When super draft prospect Connor McDavid broke his hand in a fight in November, the number of hot takes on the matter scorched the media landscape. Everyone was expected to weigh in and NHL players were not immune.
Boston Bruins power forward Milan Lucic was one of them and, given his appetite for truculence, his response was no surprise.
“You definitely respect the fact he’s willing to step up for himself,” Lucic said. “On another point, not contradicting or going against what Don Cherry was saying, it’s good to see that a player of his caliber has that fire.” Read more
At some point in 2015, Mike Babcock will become the highest paid coach in the NHL. His salary will start with a four, perhaps even a five. Whether it’s with Detroit or somewhere else, Babcock will set a new salary standard for coaches.
And if it’s true that a high tide raises all ships, other coaches around the league should be grateful. We asked a couple of them exactly why Babcock is worth at least $4 million a year and here’s what we were told. Read more
When Evander Kane was scratched by Winnipeg Jets coach Paul Maurice for the team’s game against the Vancouver Canucks on Tuesday, the air-raid siren that I imagine goes off in Winnipeg every time the power forward’s name is mentioned must have been on full blast.
According to Winnipeg Free Press writer Gary Lawless, Kane was booted up to the press box because he wore a sweatsuit to a team meeting instead of an actual suit, a violation of team rules.
For Kane’s detractors in Winnipeg, this was yet another example of the youngster’s bad attitude, hatred for his team and the city and so on. I’m a little more forgiving on the topic.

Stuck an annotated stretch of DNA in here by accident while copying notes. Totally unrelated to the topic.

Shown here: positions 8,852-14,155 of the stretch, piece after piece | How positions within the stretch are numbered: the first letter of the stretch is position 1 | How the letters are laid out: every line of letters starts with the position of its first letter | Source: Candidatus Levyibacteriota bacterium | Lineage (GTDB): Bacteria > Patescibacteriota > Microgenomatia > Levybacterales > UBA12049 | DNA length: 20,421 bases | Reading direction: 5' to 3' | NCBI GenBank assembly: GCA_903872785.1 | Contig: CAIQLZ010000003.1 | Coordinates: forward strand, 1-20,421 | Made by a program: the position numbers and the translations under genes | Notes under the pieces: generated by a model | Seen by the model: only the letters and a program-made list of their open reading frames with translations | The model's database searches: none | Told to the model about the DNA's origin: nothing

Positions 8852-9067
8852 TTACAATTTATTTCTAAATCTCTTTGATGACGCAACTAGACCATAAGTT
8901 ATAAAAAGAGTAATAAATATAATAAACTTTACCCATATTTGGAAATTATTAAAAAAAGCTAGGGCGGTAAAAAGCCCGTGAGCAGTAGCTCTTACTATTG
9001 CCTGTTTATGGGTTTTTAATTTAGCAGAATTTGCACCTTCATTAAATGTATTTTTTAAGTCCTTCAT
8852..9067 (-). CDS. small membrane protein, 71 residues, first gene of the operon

In news that will be welcome to some and troubling to others, a Toronto girls’ hockey league issued an edict to coaches this week that forbids them to touch players on the bench.
On the heels of a complaint to the Toronto Leaside Girls Hockey Association, the league sent coaches an email informing them of the new, zero-tolerance policy on contact with players. The new guidelines also include a ban on social media interactions, and restrictions on when men are permitted to be in dressing rooms and email communication. But the outcry over the email mostly concerns the new rules regarding contact.
“(U)nder no circumstances should there be contact with the players, in any way,” said the directive from John Reynolds, head of the house league. “Putting hands on shoulders, slapping butts, tapping them on the helmet, NOTHING, this can make some of the girls uncomfortable and you won’t know which ones, so no contact, period.” Read more
If I’m a fan of the Seattle Seahawks, I’d probably agree their choice to throw on second and goal was a mistake of Titanic proportions.
Given I’m neutral, I see it through a different lens. Running the ball was no guarantee of a touchdown. Marshawn Lynch, it turns out, isn’t efficient at punching it in from the one. And goal-line running plays, as this Pittsburgh Steelers fan can attest (see Jerome Bettis, 2005 AFC divisional playoffs), can have just as dire consequences.
Regardless, of your take, the play will live in infamy and Pete Carroll’s legacy will be attached to it.